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China Issues Bubonic Plague Warning: Its Causes, Symptoms And Preventive Measures You Must Know

| Reviewed By Arya Krishnan

On 5 June, Sunday, Chinese authorities issued a warning about the bubonic plague and restricted the consumption of certain types of meat. On July 1, a Chinese news channel reported two cases of bubonic plague reported in Khovd province in Western Mongolia [1]. This case of bubonic plague is suspected to be from marmot (large ground squirrels) meat.

Continue reading to know about bubonic plague, its causes and if the plague can be prevented.


What Is Bubonic Plague?

The most common type of plague, bubonic plague is one of three types of plague caused by bacterium Yersinia pestis. Globally between 2010 and 2015, there were 3248 documented cases of bubonic plague, which resulted in 584 deaths [2].

The bubonic plague was the cause of the Black Death that swept through Asia, Europe, and Africa in the 14th century and killed an estimated 50 million people. It also caused the Justinian plague in the Eastern Roman Empire in the 6th century CE, and the third epidemic affecting China, Mongolia, and India originating in the Yunnan Province in 1855 [3].

Plagues are of three types mainly, bubonic, septicemic and pneumonic, depending on which part of the body is affected. The bubonic plague causes buboes, which are very swollen and painful lymph nodes under the arms, in the neck, or in the groin [4].

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By affecting the lymphatic system, a part of the immune system, it causes inflammation in the lymph nodes and can spread to other parts of the body. Bubonic plague can be deadly, if not treated with appropriate antibiotics.


What Causes Bubonic Plague?

The bubonic plague is a bacterial infection caused by the bacteria Yersinia pestis. The plague develops resulting from the bite of an infected flea Xenopsylla cheopis, also called the rat flea [5].

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The rat flea is parasitic and can attach on to filed and house rats and seeks out other hosts when the current host dies. The bacteria when latching on to the flea remains harmless to the flea, allowing the new host to spread the bacteria. Once the bacteria enter the system after being bitten, it rapidly spread to the lymph nodes and multiply.

In rare cases, the disease can be transmitted by direct contact with infected tissue or exposure to the cough of another human.

How does it spread: It can spread through contact with infected fleas and once can get bubonic plague through direct contact with an infected animal or person and by eating an infected animal [6].


What Are The Signs And Symptoms Of Bubonic Plague?

The most common sign of the bubonic plague is one or more enlarged and painful lymph nodes, known as buboes. Buboes associated with the bubonic plague are commonly found in the armpits, upper femoral, groin and neck region [7].

Bubonic plague symptoms appear suddenly a few days (2-3) after exposure to the bacteria. The symptoms of bubonic plague are as follows [8]:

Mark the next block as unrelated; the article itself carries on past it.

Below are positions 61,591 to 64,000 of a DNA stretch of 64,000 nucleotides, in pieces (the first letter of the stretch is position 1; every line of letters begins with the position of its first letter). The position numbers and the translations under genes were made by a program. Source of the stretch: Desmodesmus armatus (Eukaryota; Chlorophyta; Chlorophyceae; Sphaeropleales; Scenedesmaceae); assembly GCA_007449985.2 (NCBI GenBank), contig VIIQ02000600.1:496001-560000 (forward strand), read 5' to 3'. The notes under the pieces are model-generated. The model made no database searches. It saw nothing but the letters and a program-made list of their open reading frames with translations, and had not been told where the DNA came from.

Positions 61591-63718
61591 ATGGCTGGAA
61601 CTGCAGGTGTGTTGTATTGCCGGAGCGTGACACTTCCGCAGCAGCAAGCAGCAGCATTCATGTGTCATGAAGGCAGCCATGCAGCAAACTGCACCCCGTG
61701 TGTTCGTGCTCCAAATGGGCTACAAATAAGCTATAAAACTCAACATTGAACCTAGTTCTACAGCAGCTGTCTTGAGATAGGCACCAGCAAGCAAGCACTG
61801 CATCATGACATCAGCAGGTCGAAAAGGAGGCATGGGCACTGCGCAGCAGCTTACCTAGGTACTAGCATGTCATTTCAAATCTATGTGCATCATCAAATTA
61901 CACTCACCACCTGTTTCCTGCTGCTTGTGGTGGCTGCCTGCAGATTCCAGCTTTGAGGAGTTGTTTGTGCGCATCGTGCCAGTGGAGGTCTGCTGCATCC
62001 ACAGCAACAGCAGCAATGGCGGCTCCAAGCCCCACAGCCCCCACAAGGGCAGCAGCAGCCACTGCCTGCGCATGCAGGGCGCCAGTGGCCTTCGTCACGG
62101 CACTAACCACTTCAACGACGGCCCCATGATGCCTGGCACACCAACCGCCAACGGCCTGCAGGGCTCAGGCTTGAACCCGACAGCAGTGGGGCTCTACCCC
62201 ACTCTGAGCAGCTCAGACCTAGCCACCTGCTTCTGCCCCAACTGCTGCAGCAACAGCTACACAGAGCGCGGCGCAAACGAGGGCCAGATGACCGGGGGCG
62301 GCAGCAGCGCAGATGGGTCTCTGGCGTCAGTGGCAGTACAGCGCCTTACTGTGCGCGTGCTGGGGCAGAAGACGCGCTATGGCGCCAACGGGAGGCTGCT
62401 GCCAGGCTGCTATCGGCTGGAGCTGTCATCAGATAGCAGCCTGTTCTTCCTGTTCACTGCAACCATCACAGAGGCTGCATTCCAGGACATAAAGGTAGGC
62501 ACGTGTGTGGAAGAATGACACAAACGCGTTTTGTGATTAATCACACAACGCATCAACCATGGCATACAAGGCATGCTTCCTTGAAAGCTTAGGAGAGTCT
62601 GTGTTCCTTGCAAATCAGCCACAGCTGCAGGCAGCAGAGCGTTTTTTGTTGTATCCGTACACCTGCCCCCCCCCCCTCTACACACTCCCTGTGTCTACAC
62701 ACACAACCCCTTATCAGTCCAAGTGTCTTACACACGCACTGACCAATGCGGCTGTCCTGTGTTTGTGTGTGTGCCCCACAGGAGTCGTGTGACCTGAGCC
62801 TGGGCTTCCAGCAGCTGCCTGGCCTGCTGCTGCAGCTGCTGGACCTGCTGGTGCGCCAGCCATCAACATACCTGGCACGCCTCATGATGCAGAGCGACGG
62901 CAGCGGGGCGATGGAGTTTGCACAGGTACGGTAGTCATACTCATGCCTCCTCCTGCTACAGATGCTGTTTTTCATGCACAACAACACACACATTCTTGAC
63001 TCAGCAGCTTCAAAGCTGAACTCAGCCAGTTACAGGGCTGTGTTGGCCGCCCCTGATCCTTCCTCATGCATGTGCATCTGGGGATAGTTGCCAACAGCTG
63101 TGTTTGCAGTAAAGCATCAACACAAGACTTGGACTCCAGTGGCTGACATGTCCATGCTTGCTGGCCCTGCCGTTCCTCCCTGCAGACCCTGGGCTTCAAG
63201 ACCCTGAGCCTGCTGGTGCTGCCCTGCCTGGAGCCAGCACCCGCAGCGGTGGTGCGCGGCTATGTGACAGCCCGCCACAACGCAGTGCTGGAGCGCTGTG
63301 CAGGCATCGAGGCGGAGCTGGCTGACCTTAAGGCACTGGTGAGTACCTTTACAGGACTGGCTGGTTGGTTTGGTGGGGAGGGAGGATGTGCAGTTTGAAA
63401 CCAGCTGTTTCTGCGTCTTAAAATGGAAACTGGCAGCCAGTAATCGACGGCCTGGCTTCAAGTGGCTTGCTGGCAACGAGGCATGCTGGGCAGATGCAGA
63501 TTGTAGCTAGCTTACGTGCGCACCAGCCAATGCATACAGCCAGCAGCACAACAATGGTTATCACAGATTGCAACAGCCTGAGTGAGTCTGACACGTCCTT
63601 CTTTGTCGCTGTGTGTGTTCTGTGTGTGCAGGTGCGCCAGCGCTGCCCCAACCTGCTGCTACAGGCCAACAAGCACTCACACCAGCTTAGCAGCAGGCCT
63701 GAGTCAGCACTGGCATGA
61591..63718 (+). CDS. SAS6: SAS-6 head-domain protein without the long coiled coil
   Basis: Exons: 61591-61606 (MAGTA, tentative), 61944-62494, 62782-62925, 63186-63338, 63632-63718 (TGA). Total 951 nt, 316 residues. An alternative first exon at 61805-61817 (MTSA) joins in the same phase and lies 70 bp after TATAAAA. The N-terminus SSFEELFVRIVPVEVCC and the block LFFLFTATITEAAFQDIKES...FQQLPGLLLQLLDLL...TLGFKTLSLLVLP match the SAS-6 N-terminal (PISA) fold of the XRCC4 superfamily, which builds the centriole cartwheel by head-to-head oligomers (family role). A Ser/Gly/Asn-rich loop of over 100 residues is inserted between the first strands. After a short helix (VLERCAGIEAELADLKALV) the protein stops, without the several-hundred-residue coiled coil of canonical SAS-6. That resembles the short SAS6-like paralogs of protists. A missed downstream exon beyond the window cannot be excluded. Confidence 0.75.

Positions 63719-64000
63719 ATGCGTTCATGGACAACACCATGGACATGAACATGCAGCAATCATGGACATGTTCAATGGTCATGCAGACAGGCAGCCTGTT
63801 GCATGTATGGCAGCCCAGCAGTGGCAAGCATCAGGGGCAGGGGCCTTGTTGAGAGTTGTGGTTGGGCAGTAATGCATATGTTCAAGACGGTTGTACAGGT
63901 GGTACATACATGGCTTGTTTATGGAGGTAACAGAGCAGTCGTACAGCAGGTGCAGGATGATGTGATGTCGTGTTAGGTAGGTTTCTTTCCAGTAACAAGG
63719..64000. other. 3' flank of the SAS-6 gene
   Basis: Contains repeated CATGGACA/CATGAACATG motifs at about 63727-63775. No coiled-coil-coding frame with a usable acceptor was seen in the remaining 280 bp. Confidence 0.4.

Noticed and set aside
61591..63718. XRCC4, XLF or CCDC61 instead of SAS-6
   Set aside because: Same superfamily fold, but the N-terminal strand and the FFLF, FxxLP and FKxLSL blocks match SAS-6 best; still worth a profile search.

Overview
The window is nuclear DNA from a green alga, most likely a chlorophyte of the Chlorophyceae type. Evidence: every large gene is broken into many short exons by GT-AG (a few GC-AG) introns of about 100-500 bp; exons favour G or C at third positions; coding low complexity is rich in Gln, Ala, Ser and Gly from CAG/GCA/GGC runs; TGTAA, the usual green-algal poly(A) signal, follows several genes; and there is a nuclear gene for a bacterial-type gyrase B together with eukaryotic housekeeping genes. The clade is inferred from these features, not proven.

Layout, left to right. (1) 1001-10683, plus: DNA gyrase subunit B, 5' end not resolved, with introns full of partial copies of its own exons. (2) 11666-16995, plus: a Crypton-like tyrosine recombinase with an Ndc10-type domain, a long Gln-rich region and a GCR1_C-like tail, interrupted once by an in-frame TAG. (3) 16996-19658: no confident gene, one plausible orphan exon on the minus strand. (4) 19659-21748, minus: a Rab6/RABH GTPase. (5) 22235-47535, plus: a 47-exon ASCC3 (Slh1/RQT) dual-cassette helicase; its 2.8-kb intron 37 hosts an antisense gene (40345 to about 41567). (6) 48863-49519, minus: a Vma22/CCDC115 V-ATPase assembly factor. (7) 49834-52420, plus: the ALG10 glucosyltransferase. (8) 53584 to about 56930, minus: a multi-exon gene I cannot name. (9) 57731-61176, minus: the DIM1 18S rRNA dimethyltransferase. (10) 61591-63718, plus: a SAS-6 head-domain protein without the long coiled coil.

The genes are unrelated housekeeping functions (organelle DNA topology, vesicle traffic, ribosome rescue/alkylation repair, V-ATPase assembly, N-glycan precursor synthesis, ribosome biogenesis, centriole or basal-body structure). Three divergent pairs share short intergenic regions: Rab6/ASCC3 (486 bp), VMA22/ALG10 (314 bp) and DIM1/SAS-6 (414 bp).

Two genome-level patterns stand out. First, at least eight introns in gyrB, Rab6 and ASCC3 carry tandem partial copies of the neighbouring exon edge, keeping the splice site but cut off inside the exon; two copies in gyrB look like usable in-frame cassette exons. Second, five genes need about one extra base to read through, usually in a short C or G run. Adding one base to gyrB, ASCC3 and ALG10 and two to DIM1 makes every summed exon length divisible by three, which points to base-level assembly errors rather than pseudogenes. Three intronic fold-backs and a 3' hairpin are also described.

• Muscle cramps
  • Seizures
  • Chills
  • An ill feeling or malaise
  • High fever (>39 °C)
  • Pain may occur in the area before the swelling appears
  • Headache
  • Gangrene (tissue death due to lack of blood supply) of toes, fingers, lips, and the tip of the nose

How Is Bubonic Plague Diagnosed?

In order to diagnose and confirm the bubonic plague, lab testings are required. The infection can be confirmed by examining serum taken during the early and late stages of infection [9]. The samples that will be taken for diagnosis include buboes, blood and lung tissue. For quick testing, rapid dipstick tests have been developed.


Who Is At The Risk Of Contracting Bubonic Plague?

For most people, the chances of developing the bubonic plague are low. However, you can be at the risk due to the following reasons [10]:

  • If you work with animals regularly
  • If you spend time outdoors hiking, camping or hunting
  • If you touch a living or dead animal that might have been infected, like a rat, mouse, squirrel or a rabbit
  • If you come in contact with someone who has the plague

How Is Bubonic Plague Treated?

Timely treatment works well for managing and curing the bubonic plague [11]. Antibiotics such as ciprofloxacin, doxycycline etc. are effective in treating the disease. With antibiotics, most people get better within a week or two.

In cases with no treatment or medical attention, the infection can multiply in the bloodstream or in the lungs, which can result in death within 24 hours after the appearance of the first symptom [12].


What Are The Preventive Measures For Bubonic Plague?

There is no vaccine available for the bubonic plague, so one has to take preventive measures to avoid contracting the disease [13]. Consider the following measure, especially if you live in a region that is at plague-risk.

  • Wear gloves when handling potentially infected animals.
  • Use insect repellent if you suspect you are at risk of being exposed to fleas.
  • Ensure that your home is rodent-proof by filling holes in and around your home to stop mice, rats and squirrels from getting in.
  • Use flea control sprays or other treatments on your pets.
  • If your pet is an outdoors one, do not let them sleep in your bed.
Arya KrishnanEmergency Medicine
Arya Krishnan
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